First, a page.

Hallie Rubenhold: Mistress Of My Fate, Monday 17th October, 1pm, Becker Room, City Library
Words by Laura Maley. Photograph by Jon Atkin.
Arriving at the rather grand Becker Room in the City Library, I watch as the room fills with people (mainly women) to hear historian and broadcaster Hallie Rubenhold discuss her debut novel, Mistress Of My Fate, as part of Manchester Literature Festival. The novel is the first in a series, The Confessions Of Henrietta Lightfoot, though Rubenhold has previously written studies of Georgian low-life, The Covent Garden Ladies and Lady Worsley’s Whim.
Rubenhold’s interest in history comes in part from her British father and regular visits to these shores, discovering rich culture and history. As she points out, even the Becker Room will have seen some interesting sights over the years. Growing up in LA, she was acutely aware of a lack of history in her early life, before her postgraduate career brought her an MA and then a PhD from the University of Leeds. She welcomes the transition from non-fiction to fiction as “very liberating”, embracing the freedom to create and speculate – within the parameters of the time period.
Growing up familiar with the history of the American War of Independence, Rubenhold describes that period of turmoil as “an adolescence for the Western world”, with a youthful energy and a fight against the established order of things; but coming out of the period in a more stable way.
Setting the scene for the novel, Rubenhold reads an excerpt hinting at a questionable past and an uncertain future - the dark edge between the London underworld and country house glamour is an important theme in the novel. In fact, in the interests of learning something new every day, I can now confirm that I feel fully appraised of the system of rankings within prostitution, from mistresses to park walkers and street walkers to disease-ridden "bunters" – with others in between.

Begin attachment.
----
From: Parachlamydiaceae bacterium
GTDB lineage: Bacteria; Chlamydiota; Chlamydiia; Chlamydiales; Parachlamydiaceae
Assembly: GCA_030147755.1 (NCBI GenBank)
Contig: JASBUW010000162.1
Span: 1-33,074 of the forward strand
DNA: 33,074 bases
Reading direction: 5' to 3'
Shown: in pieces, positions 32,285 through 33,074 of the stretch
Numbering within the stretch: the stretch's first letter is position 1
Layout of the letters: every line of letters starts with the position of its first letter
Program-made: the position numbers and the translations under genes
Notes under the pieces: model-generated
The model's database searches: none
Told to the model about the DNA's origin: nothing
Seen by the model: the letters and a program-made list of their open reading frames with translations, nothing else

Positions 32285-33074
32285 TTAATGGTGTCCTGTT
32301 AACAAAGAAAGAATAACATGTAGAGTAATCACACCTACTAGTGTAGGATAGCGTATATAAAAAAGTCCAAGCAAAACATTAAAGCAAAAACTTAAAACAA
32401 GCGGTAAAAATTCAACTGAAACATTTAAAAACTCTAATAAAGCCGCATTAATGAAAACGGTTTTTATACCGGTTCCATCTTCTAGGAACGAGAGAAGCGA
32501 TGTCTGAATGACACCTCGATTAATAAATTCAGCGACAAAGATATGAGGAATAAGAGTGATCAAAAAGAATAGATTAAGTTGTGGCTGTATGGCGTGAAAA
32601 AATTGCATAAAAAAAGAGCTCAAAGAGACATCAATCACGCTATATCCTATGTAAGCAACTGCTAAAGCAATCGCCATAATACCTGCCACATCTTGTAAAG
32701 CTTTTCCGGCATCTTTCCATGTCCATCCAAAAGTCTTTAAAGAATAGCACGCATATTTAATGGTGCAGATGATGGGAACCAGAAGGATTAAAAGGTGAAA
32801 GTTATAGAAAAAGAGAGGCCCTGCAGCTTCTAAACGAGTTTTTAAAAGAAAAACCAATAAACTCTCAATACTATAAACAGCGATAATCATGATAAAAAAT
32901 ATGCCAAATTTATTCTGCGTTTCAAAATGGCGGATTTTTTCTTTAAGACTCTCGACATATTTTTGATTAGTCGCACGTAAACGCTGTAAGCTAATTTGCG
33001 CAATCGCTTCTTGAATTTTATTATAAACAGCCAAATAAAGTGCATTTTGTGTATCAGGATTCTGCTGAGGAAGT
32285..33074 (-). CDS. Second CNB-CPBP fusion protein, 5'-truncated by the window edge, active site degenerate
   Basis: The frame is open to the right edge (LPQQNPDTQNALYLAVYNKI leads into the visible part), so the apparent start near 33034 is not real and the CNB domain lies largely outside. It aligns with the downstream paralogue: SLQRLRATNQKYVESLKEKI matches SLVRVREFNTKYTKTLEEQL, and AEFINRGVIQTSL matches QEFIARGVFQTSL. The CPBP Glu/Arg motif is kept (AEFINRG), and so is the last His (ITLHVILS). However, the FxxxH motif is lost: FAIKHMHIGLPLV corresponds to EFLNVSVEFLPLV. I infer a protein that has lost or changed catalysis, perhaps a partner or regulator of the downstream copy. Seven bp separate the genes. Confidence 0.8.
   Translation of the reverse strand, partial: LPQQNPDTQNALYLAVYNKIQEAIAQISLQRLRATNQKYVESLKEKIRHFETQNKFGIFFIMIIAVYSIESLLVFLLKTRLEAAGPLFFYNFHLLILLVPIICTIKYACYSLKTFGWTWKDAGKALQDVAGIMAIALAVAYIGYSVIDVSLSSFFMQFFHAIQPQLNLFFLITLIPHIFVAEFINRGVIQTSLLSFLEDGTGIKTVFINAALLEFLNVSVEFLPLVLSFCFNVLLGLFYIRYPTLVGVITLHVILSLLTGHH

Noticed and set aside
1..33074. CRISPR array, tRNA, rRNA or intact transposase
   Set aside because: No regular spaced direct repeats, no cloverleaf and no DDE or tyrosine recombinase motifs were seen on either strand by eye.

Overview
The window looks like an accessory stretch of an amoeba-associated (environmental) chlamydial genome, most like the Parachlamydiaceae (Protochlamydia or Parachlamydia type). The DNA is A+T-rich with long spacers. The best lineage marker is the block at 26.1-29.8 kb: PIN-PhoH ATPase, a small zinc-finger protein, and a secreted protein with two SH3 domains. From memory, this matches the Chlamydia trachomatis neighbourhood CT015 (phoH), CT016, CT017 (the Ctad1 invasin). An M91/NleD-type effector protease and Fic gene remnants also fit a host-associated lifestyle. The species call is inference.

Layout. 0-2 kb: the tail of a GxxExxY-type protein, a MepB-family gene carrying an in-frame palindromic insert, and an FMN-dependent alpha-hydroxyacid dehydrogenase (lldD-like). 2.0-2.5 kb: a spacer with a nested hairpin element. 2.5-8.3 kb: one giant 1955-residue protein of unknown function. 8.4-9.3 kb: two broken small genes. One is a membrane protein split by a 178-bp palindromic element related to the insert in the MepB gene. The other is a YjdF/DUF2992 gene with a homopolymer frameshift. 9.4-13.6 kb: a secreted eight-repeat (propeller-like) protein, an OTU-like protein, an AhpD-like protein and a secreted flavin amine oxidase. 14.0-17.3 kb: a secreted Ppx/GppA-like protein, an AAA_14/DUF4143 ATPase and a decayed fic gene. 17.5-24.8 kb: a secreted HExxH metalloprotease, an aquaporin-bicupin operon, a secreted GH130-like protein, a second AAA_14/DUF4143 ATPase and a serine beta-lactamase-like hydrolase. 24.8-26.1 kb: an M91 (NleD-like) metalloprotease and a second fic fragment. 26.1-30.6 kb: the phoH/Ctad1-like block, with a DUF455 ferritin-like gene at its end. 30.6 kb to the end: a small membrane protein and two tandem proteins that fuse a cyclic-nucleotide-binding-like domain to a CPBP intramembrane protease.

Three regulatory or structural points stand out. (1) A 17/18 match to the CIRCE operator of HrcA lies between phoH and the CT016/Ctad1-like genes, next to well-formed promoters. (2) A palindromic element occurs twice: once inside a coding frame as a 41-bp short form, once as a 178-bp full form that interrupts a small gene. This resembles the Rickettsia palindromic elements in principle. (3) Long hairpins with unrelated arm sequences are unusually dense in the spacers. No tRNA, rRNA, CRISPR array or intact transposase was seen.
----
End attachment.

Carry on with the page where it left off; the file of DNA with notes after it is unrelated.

The conversation refers often to Rubenhold’s academic life and how much it influences her other work. In fact, asking Rubenhold her thoughts on historical inaccuracies clearly hits on a pet hate as she replies, “It irks me!”, and tells us that – in her own experience - television commissioners don’t always have respect for history, some screenwriters have no historical experience and, worst of all, some programme-makers assume that the audience is too stupid to realise (she means you, 1917-set Downton Abbey, with your electric curling tongs...).
An audience question about the popularity of historical fiction sees Rubenhold’s academic passion rear its head straightaway as she condemns the lack of variety in most historic fiction: “It’s all kings, mistresses and wars – there’s very little variety. The most groundbreaking work in the field of history is totally different to what’s on the shelves in supermarkets. Worse, there seems to be a worrying trend of learning and entertainment being deemed entirely incompatible.”
When talk turns to her reading habits when younger, it doesn’t come as a huge surprise - given her chosen specialism - to learn that Rubenhold has high regard for Wuthering Heights, Les Misérables and Gone With The Wind. With Henrietta Lightfoot, she hopes to emulate the grand panorama – blending the personal, social and political contexts - albeit over the course of more than one novel.
Before we reluctantly return to the 21st century, Rubenhold gives us a sneak preview of Henrietta’s adventures. In The French Lesson (publication in 2013), Henrietta is living in Paris (during the Terror) and the third novel sees her in Italy, just before it falls to Napoleon.
Although transport delays mean a late start to this fun and engaging session, Rubenhold’s passion for history and literature is clear. A lively discussion about the potential pitfalls of combining and adapting the two lead to a lively lunchtime and eager anticipation of Henrietta Lightfoot’s further gallivanting.
Laura Maley lives and works in Manchester and blogs about arts and culture at Cultural Shenanigans. You can follow her on Twitter @elle_c_emm